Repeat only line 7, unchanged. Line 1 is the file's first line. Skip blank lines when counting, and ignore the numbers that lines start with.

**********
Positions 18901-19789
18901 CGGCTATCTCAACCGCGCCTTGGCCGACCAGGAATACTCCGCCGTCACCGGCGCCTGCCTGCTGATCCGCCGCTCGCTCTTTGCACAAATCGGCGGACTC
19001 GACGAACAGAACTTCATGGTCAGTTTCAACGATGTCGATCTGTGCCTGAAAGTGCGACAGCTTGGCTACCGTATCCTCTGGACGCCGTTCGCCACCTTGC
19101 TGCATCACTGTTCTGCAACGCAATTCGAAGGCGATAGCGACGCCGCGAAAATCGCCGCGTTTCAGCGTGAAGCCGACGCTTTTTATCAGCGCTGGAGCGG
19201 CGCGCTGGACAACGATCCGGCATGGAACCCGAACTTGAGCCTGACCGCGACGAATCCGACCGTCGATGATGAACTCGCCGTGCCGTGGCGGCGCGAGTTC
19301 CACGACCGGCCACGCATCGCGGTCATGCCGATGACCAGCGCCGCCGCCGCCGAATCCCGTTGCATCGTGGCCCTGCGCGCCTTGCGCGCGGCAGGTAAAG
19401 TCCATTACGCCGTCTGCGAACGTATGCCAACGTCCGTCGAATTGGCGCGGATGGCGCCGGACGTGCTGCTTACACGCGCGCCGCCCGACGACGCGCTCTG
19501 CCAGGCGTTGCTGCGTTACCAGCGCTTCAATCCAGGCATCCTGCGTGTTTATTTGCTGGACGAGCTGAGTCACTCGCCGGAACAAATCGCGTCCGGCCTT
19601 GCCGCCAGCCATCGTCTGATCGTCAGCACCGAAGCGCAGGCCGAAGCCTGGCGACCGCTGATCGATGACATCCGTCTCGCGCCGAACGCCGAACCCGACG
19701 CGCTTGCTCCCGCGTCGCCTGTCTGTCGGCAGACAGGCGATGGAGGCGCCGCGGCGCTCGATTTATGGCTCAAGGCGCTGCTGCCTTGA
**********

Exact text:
19401 TCCATTACGCCGTCTGCGAACGTATGCCAACGTCCGTCGAATTGGCGCGGATGGCGCCGGACGTGCTGCTTACACGCGCGCCGCCCGACGACGCGCTCTG